Lacouture recalls: “I lifted my feet like a Renoir ballerina, my underwear dangling down around my skinny ankles and snagging on a pair of shoes…I saw the soldier who was staring entranced into the mirror, the two of us still as statues in the women’s bathroom…I heard the door close…

“I saw the wind sweeping the university as if it was delighting in the last light of day.  And I knew what I had to do.  I knew.  I had to resist.  So I sat on the tiled floor of the women’s bathroom and in the last rays of light I read three more poems by Pedro Garfias and then I closed the book and closed my eyes and said to myself: Auxilio Lacouture, citizen of Uruguay, Latin American, poet and traveler, stand your ground.” 

My daughter and I were burning onions for a French onion soup the day the insurrection took place.  We witnessed the coup by play-by-play accounts, by a torrent of words as we were darkening onions.  We were pouring broth over heaps of caramelized onions stuck to the bottom of the dutch over, scraping up the brown bits when the coup was going down.  We are part of a river and it’s going somewhere and we don’t know whether we’ll be judged for some other bit of goodness that we did, or didn’t do.

Where were you? 

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2020: Opera Extraordinaire

I was given to lying prone on the living room carpet, pencil in hand, contemplating my topic sentence. It was a strange luxury: the blank page and a sentence-to-be.  In my mind’s eye, I knew it had to be multiple. There couldn’t be just one angle, one point of view or concept to explore on a sixth-grade paper.  It was a good thing I had a stack of paper handy.

Skipping ahead, how many voices, or topic sentences would we need to write about 2020?  The mind splits under the pressure.  It’s been a behemoth of a year, and any rational attempt at “making sense” is a slippery, doomed adventure, without multiplicity.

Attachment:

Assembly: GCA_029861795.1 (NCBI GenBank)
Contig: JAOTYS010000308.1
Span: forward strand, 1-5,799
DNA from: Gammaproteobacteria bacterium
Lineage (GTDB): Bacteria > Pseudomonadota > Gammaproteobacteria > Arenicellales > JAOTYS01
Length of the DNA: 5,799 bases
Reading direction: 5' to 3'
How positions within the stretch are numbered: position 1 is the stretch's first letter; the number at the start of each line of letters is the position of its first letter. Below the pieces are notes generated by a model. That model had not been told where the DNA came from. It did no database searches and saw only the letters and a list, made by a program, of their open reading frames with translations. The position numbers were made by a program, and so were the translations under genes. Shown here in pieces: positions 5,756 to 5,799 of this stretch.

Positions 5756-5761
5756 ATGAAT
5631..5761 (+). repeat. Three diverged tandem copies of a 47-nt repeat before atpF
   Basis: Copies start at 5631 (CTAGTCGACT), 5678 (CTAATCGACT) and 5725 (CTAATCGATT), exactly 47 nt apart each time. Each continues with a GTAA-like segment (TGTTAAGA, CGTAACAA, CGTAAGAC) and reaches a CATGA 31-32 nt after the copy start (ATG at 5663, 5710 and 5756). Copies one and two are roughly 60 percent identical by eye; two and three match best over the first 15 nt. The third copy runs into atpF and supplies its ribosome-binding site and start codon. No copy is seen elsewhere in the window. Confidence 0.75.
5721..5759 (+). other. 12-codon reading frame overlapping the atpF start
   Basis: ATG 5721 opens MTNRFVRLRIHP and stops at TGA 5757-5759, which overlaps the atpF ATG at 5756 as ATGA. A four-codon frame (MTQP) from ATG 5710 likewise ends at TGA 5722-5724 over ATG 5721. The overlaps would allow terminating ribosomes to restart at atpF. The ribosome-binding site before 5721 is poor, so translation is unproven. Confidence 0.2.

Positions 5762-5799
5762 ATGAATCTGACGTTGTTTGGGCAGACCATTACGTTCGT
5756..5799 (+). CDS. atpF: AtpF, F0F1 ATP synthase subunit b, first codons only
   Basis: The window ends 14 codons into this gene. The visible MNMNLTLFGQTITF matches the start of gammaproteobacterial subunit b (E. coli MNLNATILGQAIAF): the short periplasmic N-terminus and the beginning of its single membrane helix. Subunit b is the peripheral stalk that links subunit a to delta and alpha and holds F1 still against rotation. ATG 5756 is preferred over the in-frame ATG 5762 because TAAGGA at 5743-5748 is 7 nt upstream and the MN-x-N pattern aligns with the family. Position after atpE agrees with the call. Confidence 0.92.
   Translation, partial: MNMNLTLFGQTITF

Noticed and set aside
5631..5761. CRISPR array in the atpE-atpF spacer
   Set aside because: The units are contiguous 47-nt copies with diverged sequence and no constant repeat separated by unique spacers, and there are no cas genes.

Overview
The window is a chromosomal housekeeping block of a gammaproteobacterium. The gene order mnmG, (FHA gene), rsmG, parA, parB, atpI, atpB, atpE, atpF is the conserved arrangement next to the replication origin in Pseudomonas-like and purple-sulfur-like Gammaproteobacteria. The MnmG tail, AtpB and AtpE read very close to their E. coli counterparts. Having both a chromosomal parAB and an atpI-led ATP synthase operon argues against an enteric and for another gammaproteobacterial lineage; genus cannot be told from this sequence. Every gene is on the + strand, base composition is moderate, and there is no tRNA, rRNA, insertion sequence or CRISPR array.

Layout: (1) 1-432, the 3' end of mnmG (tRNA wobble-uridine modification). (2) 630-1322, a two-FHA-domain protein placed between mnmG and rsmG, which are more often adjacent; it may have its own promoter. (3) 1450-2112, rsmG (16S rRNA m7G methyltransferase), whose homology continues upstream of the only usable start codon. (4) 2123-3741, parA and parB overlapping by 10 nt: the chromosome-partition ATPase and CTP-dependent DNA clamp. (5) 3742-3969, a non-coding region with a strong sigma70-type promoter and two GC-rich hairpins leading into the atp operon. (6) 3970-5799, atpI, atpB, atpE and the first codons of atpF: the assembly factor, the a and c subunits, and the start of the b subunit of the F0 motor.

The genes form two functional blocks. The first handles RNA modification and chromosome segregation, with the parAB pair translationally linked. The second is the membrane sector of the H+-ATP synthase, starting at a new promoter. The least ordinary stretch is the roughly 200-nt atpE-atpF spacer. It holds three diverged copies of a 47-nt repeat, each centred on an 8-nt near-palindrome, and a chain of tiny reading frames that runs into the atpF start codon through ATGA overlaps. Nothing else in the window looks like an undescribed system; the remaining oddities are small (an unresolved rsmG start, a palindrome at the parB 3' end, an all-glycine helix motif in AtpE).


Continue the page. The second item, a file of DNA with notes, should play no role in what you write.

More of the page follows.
Better to imagine the year as a screaming, overstuffed, opera, exhausting in its sheer number of plot lines and tonal shifts.  You didn’t want to cry but there you were crying at something sentimental that now rang true.  There was sacrifice, there was love against all odds. Death always in the background, or on the other side of the flimsy stage door.  That’s what made the singing so moving, the sorrow, even in love songs, so poignant. 

When the opera quiets at intermission, you are soaringly happy, with inner circle, with friends.  I was happy with a square of grass, a flower, a word.  When I listened to the mute language of things. 

Sometimes from all the screaming and confusion, my mind got fuzzy.  I seethed from the cage of futility.  I raged, scoffed, then laughed at national farce.   I bled, then tried to be nourished by things as they are.  The same image of my physical self on a film strip would be repeated, with only the color radically shifting according to mood.  

One thing I’m grateful for: to have been saturated with emotion, saturated with experience.  Things mattered.  Chaos mattered.  At the edge, we did small things, though we were charged with personal accountability.  We found lightness at the center.  When we pack our suitcases to take forward into the future, they should be lighter and filled with an open weave of memory and desire, of fierce attention, of strong beauty.
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Solstice, burning bright

Solstice, winter, covid: we are close to the dark.   Those winter days that swing between flat gray and blindingly bright gray work a subtle palette. 

During insomniac nights — at 3am, at 4am — I am close to the darkness too.  As I lay awake, I go deep into it. I riff:
Darkness, my compatriot, my friend, my pain,
my swan dive, tail in the air, everything inverted.
My color palette, everything contained. 
Darkness, all swirling imagination, all nourishment, all foundation.
All restart, light, recognition of what is outside me, 
of darkness inside me that leads to the beyond.

Everyone is talking loosely, wildly, glibly of light, something we lack and thus want desperately to lure.   The electrified trees, the candles that never drip though they burn in every window every night, the bright rafters — all speak to a desire to light up in “unprecedented” fashion.  These are rituals of continuity, myths of faith that lay the way to see in darkness — considered “old-fashioned,” they are back with a bang.  As if we thought they could be replaced with bulbs!